Usually, these stinging hair caterpillars do not occur in sufficient numbers to warrant the use of pesticide sprays. Should potential hazards exist around residences or schools, infested shrubs and trees may be sprayed to reduce or eliminate these caterpillars. Sprays of carbaryl (Sevin), or Bacillus thuringiensis (Biotrol WP, Sok-bt, or Thuricide) as well as various pyrethroids (bifenthrin, cyfluthrin, cypermethrin, deltamethrin, lambda-cyhalothin, permethrin and tralomethrin) in formulations labeled for bushes, shrubs and trees, can be helpful, if practical. Be sure to read the label, follow directions and safety precautions.


  1. I've been the 'victim' of some pretty nasty caterpillars down here in Texas (not saddlebacks, however). They look like the Northern bag caterpillars, and some years they are everywhere. I picked up a piece of plywood and held it against my 'belly', not knowing they were on the reverse side. I had a perfect imprint of 5 caterpillars on my abdomen. Hurt for a couple of days. I was also nauseated for that whole time. It took a couple weeks for the sting marks to fade! Buckmoth caterpillar. Haven't seen any bad ones this year!! Hope you can steer clear of them.

    When I was a kid I don't remember ever getting stung by a caterpillar.

    Fair Winds,

    Cap'n Jan

    1. Good heavens, Cap'n Jan - that's just awful! I even hate to get bit by a skeeter - I just itch and itch and where they bite, the whole area swells!

    2. Hey Chickenmom! Just a lesson I learned when I moved to Texas - almost everything here bites, stings, sticks, scratches, or just makes you itch, or an infinite combination of the above.

      I'll say one of the most prolific nasties we HAD was fire-ants. They are all gone now, been driven out by Argentinian Crazy-ants. Doesn't seem likely as fire-ants are so war-like, but, I think the Argentines just keep sending in troops and eventually 'win'. A war of attrition against the fast breeders wins every time. Any road, we haven't seen a fire-ant mound in about 3 years now. We were at war with them full time for 20 years or more. Talk about a horror show! If you are standing near their mound, they secretly cover you feet and legs, and then send a chemical signal where they all start stinging. They don't bite, they STING! And the sting is bad enough that it can hospitalize some folks. My first lesson was about 100 welts that I had to tame with cortisone.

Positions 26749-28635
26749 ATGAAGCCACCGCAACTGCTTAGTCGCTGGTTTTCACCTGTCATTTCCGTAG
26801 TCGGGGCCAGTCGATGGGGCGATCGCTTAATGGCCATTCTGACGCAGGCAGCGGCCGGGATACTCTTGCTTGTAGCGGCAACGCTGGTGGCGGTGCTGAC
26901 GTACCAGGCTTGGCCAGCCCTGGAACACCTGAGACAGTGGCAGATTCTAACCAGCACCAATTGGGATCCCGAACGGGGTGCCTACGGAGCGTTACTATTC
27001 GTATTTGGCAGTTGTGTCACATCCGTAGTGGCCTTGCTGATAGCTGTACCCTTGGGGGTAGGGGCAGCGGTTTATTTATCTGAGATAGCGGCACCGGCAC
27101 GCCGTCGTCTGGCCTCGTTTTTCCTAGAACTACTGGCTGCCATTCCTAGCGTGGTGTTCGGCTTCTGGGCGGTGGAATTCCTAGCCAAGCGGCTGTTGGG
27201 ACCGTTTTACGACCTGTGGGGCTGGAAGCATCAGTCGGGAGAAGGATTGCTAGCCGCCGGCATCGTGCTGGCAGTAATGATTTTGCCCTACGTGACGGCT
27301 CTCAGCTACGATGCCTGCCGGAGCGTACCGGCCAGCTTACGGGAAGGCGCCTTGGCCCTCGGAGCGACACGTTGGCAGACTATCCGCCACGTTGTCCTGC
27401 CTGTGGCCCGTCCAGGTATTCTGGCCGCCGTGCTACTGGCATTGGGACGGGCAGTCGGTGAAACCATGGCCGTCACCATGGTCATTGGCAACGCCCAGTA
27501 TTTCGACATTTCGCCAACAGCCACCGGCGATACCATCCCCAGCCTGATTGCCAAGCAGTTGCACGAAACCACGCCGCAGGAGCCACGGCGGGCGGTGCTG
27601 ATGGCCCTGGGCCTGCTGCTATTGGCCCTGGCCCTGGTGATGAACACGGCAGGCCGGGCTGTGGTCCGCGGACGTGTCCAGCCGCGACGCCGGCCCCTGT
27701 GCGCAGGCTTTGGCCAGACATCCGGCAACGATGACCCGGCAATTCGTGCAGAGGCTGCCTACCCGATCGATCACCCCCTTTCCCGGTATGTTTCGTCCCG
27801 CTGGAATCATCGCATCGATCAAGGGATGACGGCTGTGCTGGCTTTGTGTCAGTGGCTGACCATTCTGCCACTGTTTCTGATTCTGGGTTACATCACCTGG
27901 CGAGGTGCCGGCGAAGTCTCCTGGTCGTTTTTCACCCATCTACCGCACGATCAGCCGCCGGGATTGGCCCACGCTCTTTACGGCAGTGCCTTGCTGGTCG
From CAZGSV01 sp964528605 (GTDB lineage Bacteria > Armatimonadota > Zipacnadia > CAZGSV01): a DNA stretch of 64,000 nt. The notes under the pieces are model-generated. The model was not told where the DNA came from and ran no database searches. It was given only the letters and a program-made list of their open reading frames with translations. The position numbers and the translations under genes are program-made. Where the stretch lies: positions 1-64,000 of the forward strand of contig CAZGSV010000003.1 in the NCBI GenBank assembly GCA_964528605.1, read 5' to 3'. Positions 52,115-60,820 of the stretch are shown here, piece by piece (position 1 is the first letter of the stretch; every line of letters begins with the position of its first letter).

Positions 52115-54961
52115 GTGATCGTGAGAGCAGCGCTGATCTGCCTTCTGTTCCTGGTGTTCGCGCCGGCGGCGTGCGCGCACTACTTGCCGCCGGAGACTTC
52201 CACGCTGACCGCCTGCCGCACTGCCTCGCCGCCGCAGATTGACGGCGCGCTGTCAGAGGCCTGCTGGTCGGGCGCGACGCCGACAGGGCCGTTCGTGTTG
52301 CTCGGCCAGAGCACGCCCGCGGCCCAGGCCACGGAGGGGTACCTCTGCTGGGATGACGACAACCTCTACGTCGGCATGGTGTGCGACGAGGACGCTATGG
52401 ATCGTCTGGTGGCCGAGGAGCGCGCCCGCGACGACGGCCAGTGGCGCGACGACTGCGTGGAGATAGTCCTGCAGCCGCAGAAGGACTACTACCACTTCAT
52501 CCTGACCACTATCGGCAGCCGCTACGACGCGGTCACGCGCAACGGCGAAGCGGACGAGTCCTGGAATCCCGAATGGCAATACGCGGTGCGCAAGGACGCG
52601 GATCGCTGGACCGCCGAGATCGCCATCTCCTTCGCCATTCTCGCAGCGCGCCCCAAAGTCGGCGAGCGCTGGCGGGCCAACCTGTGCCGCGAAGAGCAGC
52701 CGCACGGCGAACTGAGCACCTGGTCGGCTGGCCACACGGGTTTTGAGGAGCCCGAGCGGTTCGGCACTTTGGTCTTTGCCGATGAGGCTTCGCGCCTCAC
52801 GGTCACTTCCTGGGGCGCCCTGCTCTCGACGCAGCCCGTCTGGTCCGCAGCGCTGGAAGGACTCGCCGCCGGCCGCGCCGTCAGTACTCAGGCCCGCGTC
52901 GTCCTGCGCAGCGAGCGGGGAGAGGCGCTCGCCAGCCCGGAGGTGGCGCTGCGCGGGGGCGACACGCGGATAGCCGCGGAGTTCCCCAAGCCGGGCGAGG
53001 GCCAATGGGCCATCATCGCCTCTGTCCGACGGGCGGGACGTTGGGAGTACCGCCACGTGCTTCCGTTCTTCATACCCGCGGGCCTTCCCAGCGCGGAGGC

Anyway, gone on too long! But I love your little interest stories!! Your place looks great and such fun!!! I have a tractor too - small Kubota BX-25, front end loader and back hoe. The most USEFUL thing I have ever purchased! I'll bet your husband feels that way about his tractor!

      -Cap'n Jan

    3. Whew! Glad we don't have those nasty critters here in Joisey! Lots of yellow jackets and mosquitoes, though. My arms all all bitten by them.
      Apple cider vinegar seems to help the itch for some strange reason. Hubby just loves his - it does the work of an extra three men around here!

  2. what is the bug that arises from this caterpillar?

    1. It's definitely not as colorful, Deborah - you can it see here:

  3. Did some research to find out where they live and copied this:


    1. Thanks, T.W. - that was a good article! Haven't seen any here in Coopville. And I don't want to! :o)